Mathematician:John Pell

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English mathematician, astronomer and foreign diplomat most famous for what is now known as Pell's Equation.




  • Born: 1 March 1611, Southwick, Sussex, England
  • Educated at Steyning Grammar School
  • 1624: Entered Trinity College, Cambridge
  • 1628: Received B.A.
  • 1630: Received M.A.
  • 1630: Started teaching at Collyer's School, Horsham, and then Chichester Academy
  • 3rd July 1632: Married Ithumaria Reginolles, sister of Bathsua Reginolles Makin
  • 1638: Started teaching in London
  • 1643: Professor of Mathematics at the Gymnasium Illustre in Amsterdam
  • 1646: Professor of Mathematics at the University of Breda
  • 1652: Returned to England, appointed by Oliver Cromwell to a post teaching mathematics in London.
  • 1654 - 1658: Government post in Zurich
  • 1658: Returned to England, tried but failed to make contact with Cromwell, who shortly after died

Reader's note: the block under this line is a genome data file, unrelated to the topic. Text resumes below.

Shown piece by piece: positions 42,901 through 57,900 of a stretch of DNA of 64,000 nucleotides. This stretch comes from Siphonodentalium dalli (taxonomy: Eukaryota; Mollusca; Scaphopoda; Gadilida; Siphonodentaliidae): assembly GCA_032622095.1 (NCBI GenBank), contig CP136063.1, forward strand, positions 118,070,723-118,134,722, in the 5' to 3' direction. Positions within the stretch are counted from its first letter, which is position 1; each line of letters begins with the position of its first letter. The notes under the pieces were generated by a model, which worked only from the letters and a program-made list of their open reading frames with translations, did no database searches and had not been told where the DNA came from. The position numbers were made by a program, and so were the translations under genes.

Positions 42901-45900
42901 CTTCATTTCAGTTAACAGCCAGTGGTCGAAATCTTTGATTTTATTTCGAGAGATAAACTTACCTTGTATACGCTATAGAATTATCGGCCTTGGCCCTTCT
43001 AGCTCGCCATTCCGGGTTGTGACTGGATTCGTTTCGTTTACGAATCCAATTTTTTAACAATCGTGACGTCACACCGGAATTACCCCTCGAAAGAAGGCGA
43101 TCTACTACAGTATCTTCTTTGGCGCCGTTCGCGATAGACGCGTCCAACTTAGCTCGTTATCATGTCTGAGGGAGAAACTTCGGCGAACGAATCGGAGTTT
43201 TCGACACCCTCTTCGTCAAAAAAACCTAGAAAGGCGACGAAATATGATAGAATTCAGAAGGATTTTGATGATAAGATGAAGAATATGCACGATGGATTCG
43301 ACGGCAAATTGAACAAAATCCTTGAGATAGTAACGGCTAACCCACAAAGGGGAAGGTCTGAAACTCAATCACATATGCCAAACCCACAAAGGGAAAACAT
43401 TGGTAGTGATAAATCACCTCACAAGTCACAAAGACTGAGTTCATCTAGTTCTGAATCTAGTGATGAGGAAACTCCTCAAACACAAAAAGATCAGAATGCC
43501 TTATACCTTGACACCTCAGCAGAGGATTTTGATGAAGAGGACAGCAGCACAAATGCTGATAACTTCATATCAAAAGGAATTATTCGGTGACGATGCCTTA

• 1661: Ordained a deacon, then a priest, became vicar at Fobbing in Essex
  • 20 May 1663: Elected to the Royal Society
  • 1663: Became vicar of Laindon and Basildon in Essex
  • Summer 1665: Left plague-ridden London to live with William Brereton at Brereton Hall in Cheshire
  • 1675: Elected vice-president of Royal Society
  • 3rd March 1680: Death of William Brereton
  • 1680: Returned to London, spent some time in a debtor's prison
  • Died: 12 Dec 1685, Westminster, London, England

Theorems and Definitions

Results named for John Pell can be found here.

Definitions of concepts named for John Pell can be found here.


  • 1634: Astronomical History of Observations of Heavenly Motions and Appearances
  • 1634: Ecliptica prognostica
  • 1638: An Idea of Mathematicks
  • 1644: Controversy with Longomontanus concerning the Quadrature of the Circle
  • 1672: A Table of Ten Thousand Square Numbers